FAQs About Klinker Brick Wine & Zinfandel Wine

FAQs About Klinker Brick Wine & Zinfandel Wine

Posted by Liquorama on 3rd Jan 2023

Today's blog is all about Klinker Brick Wine and Zinfandel wine. Whether you're here as a wine enthusiast or not quite there yet, let's learn everything there is to know about Klinker Brick wine together today. Sometimes you just need a good old-fashioned FAQ sheet to get right down to the details.

So here's everything you need to know about Klinker Brick Wine, from the owners, the winery, the different Zinfandels, Old Vines, Old Ghost, and other Zinfandels on the market!

And remember to check out our wide selection of Zinfandel options at Liquorama.

Now, let's dive right into FAQs about Klinker Brick Wine!

Who owns Klinker Brick?

The Felten family owns Klinker Brick. Steve and Lori Felten are fifth-generation wine-makers who started the Klinker Brick Winery back in 2000. For generations, the Felten family has grown grapes in the Lodi region in California. Steve and Lori do more than manage the Klinker Brick winery. They manage several other wineries in the surrounding area.

After over 20 years of Klinker Brick wine-making, the team has grown quite a bit. Relatives of the family have joined the Klinker Brick business.

Where is the Klinker Brick Winery located?

The Klinker Brick Winery is located in the Lodi region in California. The Lodi Region is between the cities of Sacramento and Stockton in the Central Valley wine region. It's roughly 90 minutes from the world-famous Napa Valley wine region.

Here are a few fun facts about Lodi, California, while we're here. Lodi is the watermelon capital of the country. The Lodi region is home to over eighty wineries. And the Lodi Region is famous for its Zinfandel.

The Klinker Brick Winery offers Wine Club features like wine tastings and wine club release events. So if you're a wine enthusiast, check it out!

What is Zinfandel?

If we're talking about the Klinker Brick brand, it's essential to understand what a Zinfandel is. There is a wide selection of grape varieties when speaking about different wines, but a Red Zinfandel comes from, what they call, the black-skinned wine grape variety.

The origins of Zinfandel are tricky to determine accurately. While there are many claims that Zinfandel originated in Croatia, it's hard to know for sure. However, what we do know is that Zinfandel is connected to Primitivo. Why does this matter? It matters because Primitivo originated from Croatia, and because there's a genetic connection between Primitivo and Zinfandel, it's likely that Zinfandel, too, originated in Croatia.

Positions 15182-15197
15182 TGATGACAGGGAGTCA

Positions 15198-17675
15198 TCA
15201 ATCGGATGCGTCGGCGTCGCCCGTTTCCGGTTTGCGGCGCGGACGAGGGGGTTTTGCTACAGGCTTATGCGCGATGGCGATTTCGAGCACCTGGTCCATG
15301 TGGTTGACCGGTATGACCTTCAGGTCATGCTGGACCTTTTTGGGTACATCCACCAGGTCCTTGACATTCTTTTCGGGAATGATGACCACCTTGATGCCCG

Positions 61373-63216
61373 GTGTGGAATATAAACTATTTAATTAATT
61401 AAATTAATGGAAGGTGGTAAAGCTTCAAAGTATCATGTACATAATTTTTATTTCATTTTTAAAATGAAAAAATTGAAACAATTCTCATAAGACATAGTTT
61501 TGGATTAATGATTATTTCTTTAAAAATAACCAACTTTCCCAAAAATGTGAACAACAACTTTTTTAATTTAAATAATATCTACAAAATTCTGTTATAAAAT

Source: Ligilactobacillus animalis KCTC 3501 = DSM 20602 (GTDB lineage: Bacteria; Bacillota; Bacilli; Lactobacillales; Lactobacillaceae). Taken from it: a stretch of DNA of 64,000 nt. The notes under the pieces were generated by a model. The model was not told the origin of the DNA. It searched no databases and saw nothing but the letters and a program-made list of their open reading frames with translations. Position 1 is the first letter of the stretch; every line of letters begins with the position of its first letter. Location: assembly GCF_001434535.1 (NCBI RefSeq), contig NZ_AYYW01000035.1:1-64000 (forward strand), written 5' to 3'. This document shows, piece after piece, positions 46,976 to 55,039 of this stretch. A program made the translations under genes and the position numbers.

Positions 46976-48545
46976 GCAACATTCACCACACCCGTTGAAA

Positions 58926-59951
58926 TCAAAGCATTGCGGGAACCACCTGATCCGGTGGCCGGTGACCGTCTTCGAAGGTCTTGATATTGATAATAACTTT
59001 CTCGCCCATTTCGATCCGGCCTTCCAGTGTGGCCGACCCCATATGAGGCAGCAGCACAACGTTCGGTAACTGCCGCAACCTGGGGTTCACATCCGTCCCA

It was in the 1850s that Zinfandel made its way to California. Now, California produces the most Zinfandel. The vines thrive in the heat but can also thrive in cooler temperatures. Zinfandel is known to be a very versatile grape variety.

Zinfandel usually has flavors of rich, ripe fruits like strawberries, raspberries, blackberries, blueberries, and even bramble berries. Spices like pepper, clove, and anise are used to balance out the ripe fruits. The combination makes for a beautiful, bold wine.

The alcohol content of a Zinfandel tends to be higher than your typical wine. The alcohol content usually ranges anywhere from 13% to 17%. Other wines, on average, tend to be between 11% and 13%.

The best way to enjoy your Zinfandel is slightly colder than room temperature. You don't want it to be thoroughly chilled or completely cold. You want to have it somewhere between 57 and 65 degrees. Overall, you want your wine chilled but not too chilled.

There is also a White Zinfandel, but we'll save that for another day.

Why is Zinfandel often described as jammy?

When your Zinfandel is made with very ripe grapes, it can be described as jammy. Sometimes Zinfandel is very fruit-forward, almost intensely so. That's when it would refer to it as jammy.

You can expect wine to be sweet if it is described as jammy. Jammy also means that the wine is probably low in tannins and acidity. It only really refers to red wines. You'll never hear someone refer to white wine as jammy.

Zinfandel is one of many wines that are considered jammy. Other wines known to be jammy include Shiraz, Grenache, Merlot, Cabernet Sauvignon, and Cabernet Franc.

If you ever find yourself wondering about wine terms and what they mean, wine description guides are the perfect place to start. Check out this Wine Folly guide to learn more about wine terms that will help you better understand.

What does Old Vine refer to?

If you see a wine with "Old Vine" on the label, that suggests it comes from the old vine. Let me explain further. The "Old Vines" are usually over 50 years old and make a Zinfandel. The Zinfandel they make is intense and rich in taste.

Old Vines could also be known as Old Timer Vines or Gnarly Vines, among other names. The Old Vines make smaller grapes rich in sweetness, flavor, and concentration. The Old Vines make deep, smooth, and enhanced Zinfandel. Overall, there is a nice balance between the three traits.

Old Vines need to be in a particular environment to flourish. The reason the Old Vines do well in the Lodi region is because the Lodi region tends to have a longer, warmer, and drier season in order for the Old Vines to be successful.

What does Old Ghost mean?

You may also see a bottle that says Old Ghost on it. If you see a bottle of Klinker Brick Old Ghost Zinfandel, just know that you're getting something special. Each year, the Klinker Brick Winery releases an Old Vine Zinfandel, the finest Old Vine Zinfandel in the Klinker Brick collection of wines.

The Old Ghost Zinfandel is made with Old Vines that are ancient, making them 100 years old. The vines are rare.

The Old Ghost wine-making process takes place in American and French Oak barrels. The aging process lasts for 18 months to get a nice, full-bodied wine.

And here's what you can expect from the flavor Klinker Brick Old Ghost 2018. The Old Ghost wine is intense with acidity and has notes of dark berries and tobacco. That's not all, though. You'll also be met with juicy flavors of pomegranate and ripe cherries that are balanced with flavors of dried herbs.